Phillip Heerema received a 10-year prison sentence in 2018 after pleading guilty to charges including sexual assault, sexual exploitation, child pornography and luring.

Heerema admitted to using his position with the Young Canadians School of Performing Arts, which performs each year in the Calgary Stampede Grandstand Show, to lure and groom six boys into sexual relationships.

The school is operated by the Calgary Stampede Foundation.

Court of King’s Bench Justice Alice Woolley approved the deal in which the Stampede has agreed to pay 100 per cent of the damages.

Hearings on the amount will take place on Dec. 14 and 15.

This report by The Canadian Press was first published Sept. 25, 2023

Continue Reading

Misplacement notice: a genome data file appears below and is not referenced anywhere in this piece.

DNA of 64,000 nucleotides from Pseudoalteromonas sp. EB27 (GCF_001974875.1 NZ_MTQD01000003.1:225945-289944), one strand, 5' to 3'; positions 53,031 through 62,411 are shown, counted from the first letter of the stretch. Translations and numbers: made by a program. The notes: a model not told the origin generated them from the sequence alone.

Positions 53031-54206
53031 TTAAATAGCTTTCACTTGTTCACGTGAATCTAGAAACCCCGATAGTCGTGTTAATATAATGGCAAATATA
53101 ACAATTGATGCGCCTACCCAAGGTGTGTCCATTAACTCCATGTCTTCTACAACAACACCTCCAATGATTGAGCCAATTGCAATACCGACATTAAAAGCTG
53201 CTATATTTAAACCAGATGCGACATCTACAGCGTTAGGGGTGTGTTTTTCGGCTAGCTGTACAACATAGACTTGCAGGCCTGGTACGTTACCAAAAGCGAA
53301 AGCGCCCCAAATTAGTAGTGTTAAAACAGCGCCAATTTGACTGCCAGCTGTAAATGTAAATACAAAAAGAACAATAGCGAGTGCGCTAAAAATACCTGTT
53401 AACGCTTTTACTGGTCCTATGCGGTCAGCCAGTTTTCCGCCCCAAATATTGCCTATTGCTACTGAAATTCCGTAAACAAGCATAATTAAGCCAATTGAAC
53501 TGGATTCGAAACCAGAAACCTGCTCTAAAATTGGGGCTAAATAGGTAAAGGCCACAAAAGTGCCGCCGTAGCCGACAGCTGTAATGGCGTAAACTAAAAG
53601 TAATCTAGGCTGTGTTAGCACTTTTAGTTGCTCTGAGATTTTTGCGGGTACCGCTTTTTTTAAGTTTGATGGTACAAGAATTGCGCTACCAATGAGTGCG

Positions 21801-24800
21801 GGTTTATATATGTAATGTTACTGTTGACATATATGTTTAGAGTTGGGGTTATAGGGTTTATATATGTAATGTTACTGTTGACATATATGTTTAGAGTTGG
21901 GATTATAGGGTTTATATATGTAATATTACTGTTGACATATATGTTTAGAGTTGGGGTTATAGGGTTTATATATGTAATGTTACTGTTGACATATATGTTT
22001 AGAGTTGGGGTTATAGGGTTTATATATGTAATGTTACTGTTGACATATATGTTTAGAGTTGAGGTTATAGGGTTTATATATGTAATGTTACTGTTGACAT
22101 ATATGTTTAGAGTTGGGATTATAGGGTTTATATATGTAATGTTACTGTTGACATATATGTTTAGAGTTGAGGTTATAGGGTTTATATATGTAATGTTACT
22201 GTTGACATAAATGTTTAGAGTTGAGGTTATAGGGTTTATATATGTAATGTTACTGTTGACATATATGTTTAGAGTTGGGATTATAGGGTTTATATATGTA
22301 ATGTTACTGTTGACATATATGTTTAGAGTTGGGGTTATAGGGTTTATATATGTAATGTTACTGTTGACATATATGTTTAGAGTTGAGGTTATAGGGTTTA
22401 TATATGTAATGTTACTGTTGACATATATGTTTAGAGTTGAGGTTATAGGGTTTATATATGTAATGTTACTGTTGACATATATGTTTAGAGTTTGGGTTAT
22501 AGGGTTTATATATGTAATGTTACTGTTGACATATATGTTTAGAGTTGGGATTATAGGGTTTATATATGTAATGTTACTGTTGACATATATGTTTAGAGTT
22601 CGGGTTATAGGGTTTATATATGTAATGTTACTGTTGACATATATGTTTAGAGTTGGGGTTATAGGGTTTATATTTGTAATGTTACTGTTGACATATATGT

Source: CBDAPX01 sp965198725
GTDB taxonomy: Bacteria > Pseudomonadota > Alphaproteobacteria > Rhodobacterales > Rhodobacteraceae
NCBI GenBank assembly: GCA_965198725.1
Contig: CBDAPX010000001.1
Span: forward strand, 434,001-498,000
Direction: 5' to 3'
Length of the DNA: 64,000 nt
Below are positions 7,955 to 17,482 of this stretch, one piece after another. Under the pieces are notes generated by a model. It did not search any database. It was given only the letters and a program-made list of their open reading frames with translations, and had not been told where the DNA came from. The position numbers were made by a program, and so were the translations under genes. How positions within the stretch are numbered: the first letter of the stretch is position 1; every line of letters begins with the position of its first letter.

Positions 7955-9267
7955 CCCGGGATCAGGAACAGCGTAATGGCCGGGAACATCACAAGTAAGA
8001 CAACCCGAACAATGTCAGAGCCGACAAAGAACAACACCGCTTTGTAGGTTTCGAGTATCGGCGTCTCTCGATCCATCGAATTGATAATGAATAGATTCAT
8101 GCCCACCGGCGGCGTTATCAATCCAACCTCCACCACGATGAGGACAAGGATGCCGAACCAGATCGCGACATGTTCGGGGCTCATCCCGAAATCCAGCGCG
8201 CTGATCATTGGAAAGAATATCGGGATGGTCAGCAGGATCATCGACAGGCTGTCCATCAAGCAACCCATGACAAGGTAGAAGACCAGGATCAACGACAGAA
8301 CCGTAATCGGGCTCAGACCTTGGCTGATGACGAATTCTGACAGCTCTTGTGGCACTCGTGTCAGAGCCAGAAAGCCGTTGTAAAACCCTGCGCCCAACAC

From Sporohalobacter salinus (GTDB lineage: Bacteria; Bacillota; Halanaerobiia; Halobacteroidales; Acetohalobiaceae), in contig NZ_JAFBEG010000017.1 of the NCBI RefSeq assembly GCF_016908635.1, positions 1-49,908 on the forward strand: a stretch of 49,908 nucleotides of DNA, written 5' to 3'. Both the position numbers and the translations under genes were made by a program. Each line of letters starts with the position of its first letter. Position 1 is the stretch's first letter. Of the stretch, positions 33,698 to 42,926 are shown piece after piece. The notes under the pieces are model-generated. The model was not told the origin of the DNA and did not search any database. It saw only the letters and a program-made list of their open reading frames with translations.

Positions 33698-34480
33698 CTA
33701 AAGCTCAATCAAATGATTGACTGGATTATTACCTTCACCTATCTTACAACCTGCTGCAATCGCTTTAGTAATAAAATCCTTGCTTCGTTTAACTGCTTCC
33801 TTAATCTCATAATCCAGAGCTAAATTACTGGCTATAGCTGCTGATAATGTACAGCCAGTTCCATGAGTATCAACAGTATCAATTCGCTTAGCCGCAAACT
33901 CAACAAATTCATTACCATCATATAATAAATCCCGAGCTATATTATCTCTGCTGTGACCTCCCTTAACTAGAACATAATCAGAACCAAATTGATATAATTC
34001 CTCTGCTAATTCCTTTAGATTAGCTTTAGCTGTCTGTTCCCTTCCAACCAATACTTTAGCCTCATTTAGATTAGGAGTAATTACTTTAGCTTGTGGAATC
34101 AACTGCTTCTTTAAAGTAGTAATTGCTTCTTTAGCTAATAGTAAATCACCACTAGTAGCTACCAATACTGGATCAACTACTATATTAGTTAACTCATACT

Alberta

Hot rental market makes search ‘stressful’ for many — and it won’t get better soon

Published on

Marissa Giesinger is pictured in Calgary, Thursday, Sept. 21, 2023. On the hunt for a rental home in Calgary over the last six weeks, Giesinger and her boyfriend trawled through listings morning, noon and night, only to find most come along with dozens of applications and a steep price tag. THE CANADIAN PRESS/Jeff McIntosh

By Tara Deschamps in Toronto

On the hunt for a rental home in Calgary over the last six weeks, Marissa Giesinger and her boyfriend trawled through listings morning, noon and night, only to find most come along with dozens of applications and a steep price tag. As an added difficulty, many landlords are unwelcoming to the couple’s brood — dogs Kado and Rosco and a cat named Jester.

“We made the tough decision recently to house our dogs with someone else until we can find a place that’s affordable and we can take both of them,” said Giesinger, a 23-year-old Mount Royal University student.